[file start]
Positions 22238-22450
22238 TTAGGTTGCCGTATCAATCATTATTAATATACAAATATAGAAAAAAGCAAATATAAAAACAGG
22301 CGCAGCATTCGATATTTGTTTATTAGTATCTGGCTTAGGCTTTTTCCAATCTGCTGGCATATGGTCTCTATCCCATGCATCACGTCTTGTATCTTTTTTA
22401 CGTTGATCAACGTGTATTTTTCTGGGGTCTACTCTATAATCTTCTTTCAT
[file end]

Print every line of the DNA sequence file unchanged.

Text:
Positions 22238-22450
22238 TTAGGTTGCCGTATCAATCATTATTAATATACAAATATAGAAAAAAGCAAATATAAAAACAGG
22301 CGCAGCATTCGATATTTGTTTATTAGTATCTGGCTTAGGCTTTTTCCAATCTGCTGGCATATGGTCTCTATCCCATGCATCACGTCTTGTATCTTTTTTA
22401 CGTTGATCAACGTGTATTTTTCTGGGGTCTACTCTATAATCTTCTTTCAT